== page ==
Backup Concepts. Introduction . Backup and recovery procedures protect your database against data loss and reconstruct the data, should loss occur.
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Backup and recovery procedures protect your database against data loss and reconstruct the data, should loss occur.
The reconstructing of data is achieved through media recovery, which refers to the various operations involved in restoring, rolling forward, and rolling back a backup of database files.
This chapter introduces concepts fundamental to designing a backup strategy.
Introduction to Backup
A backup is a copy of data (such as the control file, archived redo logs and datafiles)
A backup is a safeguard against unexpected data loss and application errors.
Backups are divide into:
Introduction to Backup
Copies of physical database files and storing database information to some other location, whether on disk or some offline storage such as tape.
Two ways to perform physical backup:
Recovery Manager (RMAN) utility.
Operating system utilities.(user-managed backup)
Contain logical data (for example, tables and stored procedures)
Extract with an Oracle utility (Export utility) and stored in a binary file.
Logical backups used to supplement physical backups.
Physical backups are the foundation of any sound backup and recovery strategy.
Logical backups are a useful supplement to physical backups in many circumstances but are not sufficient protection against data loss without physical backups.
Consistent and Inconsistent Backups
The files being backed up contain all changes up to the same system change number (SCN).
The files in the backup contain all the data taken from a same point in time.
To make a consistent whole database backup: shut down the database with the NORMAL, IMMEDIATE, or TRANSACTIONAL options and make the backup while the database is closed.
The important point is that you can open the database after restoring a consistent whole database backup without needing recovery because the data is already consistent
consistent whole database backup is valid with NOARCHIVELOG and ARCHIVELOG mode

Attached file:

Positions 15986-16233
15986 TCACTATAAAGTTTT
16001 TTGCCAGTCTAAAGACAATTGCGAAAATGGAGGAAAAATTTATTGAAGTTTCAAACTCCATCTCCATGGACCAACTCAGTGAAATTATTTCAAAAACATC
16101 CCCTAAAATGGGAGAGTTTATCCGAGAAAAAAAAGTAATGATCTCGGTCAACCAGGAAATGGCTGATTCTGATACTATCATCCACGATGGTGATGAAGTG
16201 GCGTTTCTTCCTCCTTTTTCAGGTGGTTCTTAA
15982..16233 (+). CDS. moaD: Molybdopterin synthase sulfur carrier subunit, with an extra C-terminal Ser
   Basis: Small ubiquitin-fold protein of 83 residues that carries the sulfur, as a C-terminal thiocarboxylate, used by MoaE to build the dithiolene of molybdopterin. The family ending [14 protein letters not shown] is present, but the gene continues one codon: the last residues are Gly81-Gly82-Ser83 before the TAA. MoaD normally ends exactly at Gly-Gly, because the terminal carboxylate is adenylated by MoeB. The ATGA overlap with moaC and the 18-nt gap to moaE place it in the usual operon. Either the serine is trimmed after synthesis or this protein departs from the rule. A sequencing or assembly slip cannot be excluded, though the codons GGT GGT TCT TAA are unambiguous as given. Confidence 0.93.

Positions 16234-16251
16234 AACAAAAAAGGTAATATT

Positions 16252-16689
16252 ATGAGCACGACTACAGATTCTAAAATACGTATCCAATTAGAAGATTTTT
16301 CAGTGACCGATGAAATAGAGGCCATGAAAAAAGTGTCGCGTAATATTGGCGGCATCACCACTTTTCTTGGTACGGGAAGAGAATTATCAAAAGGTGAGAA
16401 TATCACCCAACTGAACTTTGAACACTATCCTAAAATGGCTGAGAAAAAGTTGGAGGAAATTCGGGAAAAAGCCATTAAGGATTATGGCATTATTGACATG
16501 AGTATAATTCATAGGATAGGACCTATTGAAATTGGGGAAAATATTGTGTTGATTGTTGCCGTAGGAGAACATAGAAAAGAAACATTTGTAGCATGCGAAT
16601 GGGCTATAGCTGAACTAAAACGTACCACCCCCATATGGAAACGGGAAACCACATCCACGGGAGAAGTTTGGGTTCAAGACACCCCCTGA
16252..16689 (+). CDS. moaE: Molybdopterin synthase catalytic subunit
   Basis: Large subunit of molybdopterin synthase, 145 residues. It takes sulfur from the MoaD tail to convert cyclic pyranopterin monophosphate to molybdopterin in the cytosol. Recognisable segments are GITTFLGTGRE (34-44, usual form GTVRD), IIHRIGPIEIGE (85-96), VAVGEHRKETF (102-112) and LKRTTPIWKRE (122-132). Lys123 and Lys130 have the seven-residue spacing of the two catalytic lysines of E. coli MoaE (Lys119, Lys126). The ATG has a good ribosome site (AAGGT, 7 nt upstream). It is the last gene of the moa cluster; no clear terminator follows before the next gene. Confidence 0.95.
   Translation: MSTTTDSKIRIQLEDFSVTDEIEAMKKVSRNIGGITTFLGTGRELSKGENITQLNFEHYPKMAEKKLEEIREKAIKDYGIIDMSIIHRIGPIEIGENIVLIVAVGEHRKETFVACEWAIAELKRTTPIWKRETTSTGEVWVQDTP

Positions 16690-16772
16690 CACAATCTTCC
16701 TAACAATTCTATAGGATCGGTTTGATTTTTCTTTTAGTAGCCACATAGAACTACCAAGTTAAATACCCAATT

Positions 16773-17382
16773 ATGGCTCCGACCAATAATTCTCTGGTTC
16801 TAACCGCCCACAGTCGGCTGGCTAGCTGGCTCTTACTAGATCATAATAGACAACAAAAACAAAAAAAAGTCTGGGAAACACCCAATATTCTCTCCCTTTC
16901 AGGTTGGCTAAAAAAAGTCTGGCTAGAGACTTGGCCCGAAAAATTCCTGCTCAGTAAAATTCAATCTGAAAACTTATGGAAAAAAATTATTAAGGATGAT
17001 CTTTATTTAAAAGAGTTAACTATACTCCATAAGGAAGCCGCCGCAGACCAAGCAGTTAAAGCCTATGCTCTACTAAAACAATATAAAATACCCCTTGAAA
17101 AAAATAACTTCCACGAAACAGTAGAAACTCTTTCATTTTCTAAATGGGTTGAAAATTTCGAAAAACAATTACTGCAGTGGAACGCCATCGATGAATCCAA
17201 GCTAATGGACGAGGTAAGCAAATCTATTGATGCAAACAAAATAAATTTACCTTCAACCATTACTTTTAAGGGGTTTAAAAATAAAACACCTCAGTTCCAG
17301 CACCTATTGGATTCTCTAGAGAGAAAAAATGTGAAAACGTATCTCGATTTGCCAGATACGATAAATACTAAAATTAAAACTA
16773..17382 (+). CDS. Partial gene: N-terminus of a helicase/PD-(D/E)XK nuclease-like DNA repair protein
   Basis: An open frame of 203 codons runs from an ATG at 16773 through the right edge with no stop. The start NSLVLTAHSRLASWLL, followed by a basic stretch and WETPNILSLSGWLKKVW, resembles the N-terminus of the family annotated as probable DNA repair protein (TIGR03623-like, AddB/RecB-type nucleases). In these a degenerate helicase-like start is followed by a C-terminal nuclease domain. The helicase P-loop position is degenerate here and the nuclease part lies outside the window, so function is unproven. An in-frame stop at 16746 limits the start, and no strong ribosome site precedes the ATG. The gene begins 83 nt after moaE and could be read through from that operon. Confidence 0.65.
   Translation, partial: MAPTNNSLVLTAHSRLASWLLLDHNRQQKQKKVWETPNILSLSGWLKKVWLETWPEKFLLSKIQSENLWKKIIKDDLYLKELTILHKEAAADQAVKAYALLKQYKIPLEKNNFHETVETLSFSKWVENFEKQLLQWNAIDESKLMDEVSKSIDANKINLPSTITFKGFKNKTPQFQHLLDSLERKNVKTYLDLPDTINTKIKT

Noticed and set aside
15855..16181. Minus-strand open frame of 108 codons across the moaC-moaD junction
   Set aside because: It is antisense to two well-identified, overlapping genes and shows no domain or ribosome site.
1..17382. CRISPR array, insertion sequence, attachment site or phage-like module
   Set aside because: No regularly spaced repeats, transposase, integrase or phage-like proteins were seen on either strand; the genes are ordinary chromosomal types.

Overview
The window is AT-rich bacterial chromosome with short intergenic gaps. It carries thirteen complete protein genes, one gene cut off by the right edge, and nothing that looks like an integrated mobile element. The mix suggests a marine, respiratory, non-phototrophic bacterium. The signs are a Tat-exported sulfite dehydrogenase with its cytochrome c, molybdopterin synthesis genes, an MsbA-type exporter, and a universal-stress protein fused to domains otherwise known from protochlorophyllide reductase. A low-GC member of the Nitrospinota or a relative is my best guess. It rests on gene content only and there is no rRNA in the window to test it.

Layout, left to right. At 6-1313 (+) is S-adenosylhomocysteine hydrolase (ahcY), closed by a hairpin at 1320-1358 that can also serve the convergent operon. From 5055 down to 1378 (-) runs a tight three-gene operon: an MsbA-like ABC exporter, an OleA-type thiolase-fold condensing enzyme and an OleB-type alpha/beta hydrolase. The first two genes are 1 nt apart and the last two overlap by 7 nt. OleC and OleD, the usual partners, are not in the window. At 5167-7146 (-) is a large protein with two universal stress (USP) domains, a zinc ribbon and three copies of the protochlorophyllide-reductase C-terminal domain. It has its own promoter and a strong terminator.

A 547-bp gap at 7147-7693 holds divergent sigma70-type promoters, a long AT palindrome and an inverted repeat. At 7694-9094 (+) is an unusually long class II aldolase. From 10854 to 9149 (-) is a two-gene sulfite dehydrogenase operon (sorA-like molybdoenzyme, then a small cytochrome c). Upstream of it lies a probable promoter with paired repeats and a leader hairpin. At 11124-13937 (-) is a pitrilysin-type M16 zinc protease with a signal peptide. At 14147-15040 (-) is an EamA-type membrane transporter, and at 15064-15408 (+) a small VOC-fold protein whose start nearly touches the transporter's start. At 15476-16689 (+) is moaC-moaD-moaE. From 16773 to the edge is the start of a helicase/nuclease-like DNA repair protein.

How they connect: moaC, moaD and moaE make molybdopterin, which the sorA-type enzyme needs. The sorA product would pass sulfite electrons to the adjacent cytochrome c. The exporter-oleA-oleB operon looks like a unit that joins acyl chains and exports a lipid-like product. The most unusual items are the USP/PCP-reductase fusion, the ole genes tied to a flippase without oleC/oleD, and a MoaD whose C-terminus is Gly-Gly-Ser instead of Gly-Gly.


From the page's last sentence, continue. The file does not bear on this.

Consistent and Inconsistent Backups
The files being backed up do not contain all the changes made at all the SCNs (some changes are missing).
This can occur because the datafiles are being modified as backups are being taken
If the database must be up and running 24 hours a day, seven days a week, then you have no choice but to perform inconsistent backups of the whole database.
This requires that you run your database in ARCHIVELOG mode.
Whole Database Backups
Backup of every datafile in the database, plus the control file.
Whole database backups can be taken in either ARCHIVELOG or NOARCHIVELOG mode.
Before performing whole database backups, however, be aware of the implications of backing up in ARCHIVELOG and NOARCHIVELOG modes.
A whole database backup is either a consistent backup or an inconsistent backup.
Backup of the datafiles that constitute the tablespace.
For example, if tablespace users contains datafiles 2, 3, and 4, then a backup of tablespace users backs up these three datafiles.
Tablespace backups, whether online or offline, are valid only if the database is operating in ARCHIVELOG mode.
Backup of a single datafile.
Datafile backups are valid in ARCHIVELOG databases.
The only time a datafile backup is valid for a database in NOARCHIVELOG mode is if:
Every datafile in a tablespace is backed up. You cannot restore the database unless all datafiles are backed up.
The datafiles are read only or offline-normal.
Errors and Failures Requiring Recovery from Backup
only two typically require DBA intervention and media recovery: media failure, and user errors.
Other failures may require DBA intervention to restart the database (after an instance failure) or allocate more disk space but these situations will not generally cause data loss or require recovery from backup.